New York Personal Injury Law Blog » FindLaw, Malpractice, SuperLawyers


February 2nd, 2010

SuperLawyers Gets Sold, Creates Conflict With FindLaw (And My Days As A SuperLawyer Seem Numbered)

I was amused some months back when I was named one of New York’s personal injury “SuperLawyers.” I had some ambivalence about it since it was difficult to know much about the magazine’s methodology in making selections.

But no matter now; the company has now been sold to Thomson West and my days on the list, it seems safe to say, are numbered. I’d bet good money I won’t be on it next year.

Why? Because Thomson West also happens to own FindLaw, whose dreadful history of selling links, ripping off a certain blog name, exploiting dead victims for its dreck-blogs by a writer who appears to know little about the law, and diminishing the profession of law in general, has been a recent topic here. FindLaw gets paid big buck by some lawyers, and it has lost business as a result of my posts regarding its conduct. And if you charge $10,000 a year to lawyers, it doesn’t take more than a few lost pigeons accounts to tick people off.

So you can bet that FindLaw will make sure that SuperLawyers keeps a healthy distance from me next year. But they really have a bigger problem than little old me.

You see, folks, FindLaw will want it’s big-paying customers to be included in the SuperLawyer listings. And since SuperLawyers thrives on the very expensive magazine ads that supplement its listings, and FindLaw has an existing catalogue of lawyers willing to spend heavily on marketing, those lawyers are real important. Some B-law grad was whispering the magic word “synergy” into the ears of the powers-that-be.

So while the purchase by Thomson West would seem at first blush to bolster the credibility of SuperLawyers, the company actually runs smack into an inherent conflict of interest that gums up the works. While it tries to build an objective rating system with SuperLawyers it is also taking big money for the FindLaw listings. And that is a big problem if you want to claim objectivity in ratings.

Over at Bob Ambrogi’s Law Sites, he writes that Thomson West intends to build a Chinese Wall of sorts between the companies. He writes:

[Christopher Kibarian, president of the Business of Law group] said that a key priority for Thomson will be to provide assurances of the independence and integrity of Super Lawyers ratings. Super Lawyers already employs a rigorous selection process, he said, one that has been recognized by bar associations and courts across the country for its credibility and sophistication. It combines peer nominations and evaluations with third-party research. Each candidate is evaluated on 12 indicators of peer recognition and professional achievement. Selections are made on an annual, state-by-state basis.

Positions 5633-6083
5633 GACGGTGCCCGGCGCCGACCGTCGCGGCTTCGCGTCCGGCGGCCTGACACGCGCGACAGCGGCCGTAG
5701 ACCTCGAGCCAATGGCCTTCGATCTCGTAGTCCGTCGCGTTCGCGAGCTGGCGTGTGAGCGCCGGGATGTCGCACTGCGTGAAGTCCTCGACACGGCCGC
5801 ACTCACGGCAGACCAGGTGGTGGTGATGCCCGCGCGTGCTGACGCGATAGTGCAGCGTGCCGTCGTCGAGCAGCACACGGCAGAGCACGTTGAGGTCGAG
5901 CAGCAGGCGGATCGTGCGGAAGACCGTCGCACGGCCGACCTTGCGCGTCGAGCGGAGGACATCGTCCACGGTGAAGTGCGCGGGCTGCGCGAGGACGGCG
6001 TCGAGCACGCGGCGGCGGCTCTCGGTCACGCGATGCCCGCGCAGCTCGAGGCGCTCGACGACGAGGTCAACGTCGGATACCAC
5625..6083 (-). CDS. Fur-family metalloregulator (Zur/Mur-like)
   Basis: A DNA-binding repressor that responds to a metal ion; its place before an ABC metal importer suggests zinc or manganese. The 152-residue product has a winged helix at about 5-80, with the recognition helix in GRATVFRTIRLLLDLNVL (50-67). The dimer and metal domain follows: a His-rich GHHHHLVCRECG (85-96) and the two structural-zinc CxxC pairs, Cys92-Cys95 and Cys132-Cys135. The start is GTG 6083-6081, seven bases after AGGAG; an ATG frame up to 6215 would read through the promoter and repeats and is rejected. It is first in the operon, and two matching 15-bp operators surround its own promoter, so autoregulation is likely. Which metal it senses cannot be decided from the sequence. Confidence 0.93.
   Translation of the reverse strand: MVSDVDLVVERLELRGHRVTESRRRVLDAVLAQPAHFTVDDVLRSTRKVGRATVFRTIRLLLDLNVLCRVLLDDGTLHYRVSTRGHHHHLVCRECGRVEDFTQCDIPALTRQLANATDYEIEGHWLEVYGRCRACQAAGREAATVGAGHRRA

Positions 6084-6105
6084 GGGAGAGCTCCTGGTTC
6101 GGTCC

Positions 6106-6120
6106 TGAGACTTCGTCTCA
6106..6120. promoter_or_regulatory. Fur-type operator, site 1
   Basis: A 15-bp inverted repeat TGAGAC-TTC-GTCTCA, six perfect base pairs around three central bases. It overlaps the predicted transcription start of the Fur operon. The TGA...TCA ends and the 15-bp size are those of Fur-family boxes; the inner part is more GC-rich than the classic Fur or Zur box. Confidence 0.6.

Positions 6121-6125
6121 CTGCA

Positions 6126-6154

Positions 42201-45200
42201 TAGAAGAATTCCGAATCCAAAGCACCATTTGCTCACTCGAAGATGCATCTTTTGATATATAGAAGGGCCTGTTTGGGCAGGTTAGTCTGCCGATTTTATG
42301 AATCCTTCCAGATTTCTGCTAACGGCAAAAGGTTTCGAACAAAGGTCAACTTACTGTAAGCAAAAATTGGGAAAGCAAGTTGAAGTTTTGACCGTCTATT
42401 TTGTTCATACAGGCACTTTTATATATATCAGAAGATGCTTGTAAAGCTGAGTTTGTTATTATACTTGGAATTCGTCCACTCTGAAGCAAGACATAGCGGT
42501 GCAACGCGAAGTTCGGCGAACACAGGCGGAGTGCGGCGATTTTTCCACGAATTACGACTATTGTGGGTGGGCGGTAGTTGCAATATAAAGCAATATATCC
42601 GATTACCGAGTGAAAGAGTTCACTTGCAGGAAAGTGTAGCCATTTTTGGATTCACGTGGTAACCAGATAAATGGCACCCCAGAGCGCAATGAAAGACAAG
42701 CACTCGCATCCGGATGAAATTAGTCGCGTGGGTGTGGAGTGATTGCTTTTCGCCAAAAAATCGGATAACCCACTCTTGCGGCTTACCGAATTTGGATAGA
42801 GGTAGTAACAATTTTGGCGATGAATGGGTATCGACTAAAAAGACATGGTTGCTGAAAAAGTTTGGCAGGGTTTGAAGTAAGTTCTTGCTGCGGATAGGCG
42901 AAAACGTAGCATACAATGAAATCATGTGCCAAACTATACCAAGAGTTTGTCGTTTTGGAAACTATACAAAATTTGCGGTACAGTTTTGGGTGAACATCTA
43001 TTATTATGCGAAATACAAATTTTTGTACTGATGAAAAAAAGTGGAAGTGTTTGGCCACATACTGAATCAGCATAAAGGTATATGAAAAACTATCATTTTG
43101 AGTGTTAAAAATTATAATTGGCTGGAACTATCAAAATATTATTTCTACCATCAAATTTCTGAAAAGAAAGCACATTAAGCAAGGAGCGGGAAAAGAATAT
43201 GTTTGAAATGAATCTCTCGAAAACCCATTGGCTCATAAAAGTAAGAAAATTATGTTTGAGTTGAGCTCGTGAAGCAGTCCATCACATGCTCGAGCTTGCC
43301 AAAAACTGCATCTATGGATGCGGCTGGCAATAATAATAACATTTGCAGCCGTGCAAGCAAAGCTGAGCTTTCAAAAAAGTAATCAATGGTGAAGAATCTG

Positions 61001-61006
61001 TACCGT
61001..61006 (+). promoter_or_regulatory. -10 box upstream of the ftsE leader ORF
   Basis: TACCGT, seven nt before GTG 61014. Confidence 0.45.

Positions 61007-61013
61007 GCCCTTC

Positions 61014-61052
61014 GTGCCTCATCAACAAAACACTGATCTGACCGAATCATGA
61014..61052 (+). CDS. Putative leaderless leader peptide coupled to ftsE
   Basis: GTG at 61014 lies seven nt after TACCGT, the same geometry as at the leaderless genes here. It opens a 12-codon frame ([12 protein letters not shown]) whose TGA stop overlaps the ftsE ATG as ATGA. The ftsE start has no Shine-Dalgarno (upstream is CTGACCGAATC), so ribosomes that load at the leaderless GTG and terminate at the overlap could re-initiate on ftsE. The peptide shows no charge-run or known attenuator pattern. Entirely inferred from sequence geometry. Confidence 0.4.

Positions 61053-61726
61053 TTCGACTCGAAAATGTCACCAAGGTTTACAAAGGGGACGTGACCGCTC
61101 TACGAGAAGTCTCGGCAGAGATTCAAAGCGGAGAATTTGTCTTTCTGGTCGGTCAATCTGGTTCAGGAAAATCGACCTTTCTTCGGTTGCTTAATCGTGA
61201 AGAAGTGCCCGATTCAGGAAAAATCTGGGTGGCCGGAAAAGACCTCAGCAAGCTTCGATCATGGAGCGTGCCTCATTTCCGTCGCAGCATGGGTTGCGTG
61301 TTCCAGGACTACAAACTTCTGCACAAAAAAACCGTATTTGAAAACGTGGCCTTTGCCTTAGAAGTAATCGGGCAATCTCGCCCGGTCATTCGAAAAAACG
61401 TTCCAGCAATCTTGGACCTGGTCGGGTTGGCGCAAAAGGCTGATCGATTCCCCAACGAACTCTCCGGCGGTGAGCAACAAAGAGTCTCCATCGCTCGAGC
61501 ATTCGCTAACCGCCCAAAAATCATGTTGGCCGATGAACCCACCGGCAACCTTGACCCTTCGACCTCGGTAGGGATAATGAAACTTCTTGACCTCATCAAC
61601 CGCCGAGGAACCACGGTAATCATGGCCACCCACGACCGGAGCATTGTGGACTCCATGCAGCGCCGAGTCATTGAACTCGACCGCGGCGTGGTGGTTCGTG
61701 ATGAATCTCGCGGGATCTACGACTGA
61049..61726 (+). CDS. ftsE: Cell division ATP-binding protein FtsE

On top of that, Thomson will create an independent advisory board to ensure the integrity and independence of the ratings process.

Will it operate independently? Ask yourself this: Do you trust any company that would exploit a dead child for ad copy on a faux-blog?

FindLaw’s credibility is currently around zilch. And that means that everything that comes near it will be adversely affected. Thomson West will try to build up the SuperLawyer’s brand, which already suffers from credibility problems. But as long as they keep FindLaw’s dreck-blogs, they will run into continuing problems. And that is in addition to the conflict and credibility issues.

If Thomson West has any hope of success here it will have to figure out way to rise to a higher place. As the legal blogosphere confronts ugly lawyer commercials, ghostbloggers (more, more and more) comment spammers, and marketing hustlers of every stripe, the major companies should be trying to reassure its customers that if they are entrusted with the marketing of a lawyer (and therefore with the lawyer’s ethics) they won’t screw things up. And right now, the opposite is happening.

One thought on “SuperLawyers Gets Sold, Creates Conflict With FindLaw (And My Days As A SuperLawyer Seem Numbered)

  1. This is a great post. I commend you for writing this. I had suspected that SuperLawyers long has been a self-serving way for those willing to pay to get the title… even before it’s connection with Thompson Reuters/Findlaw. There is no way it is not a conflict.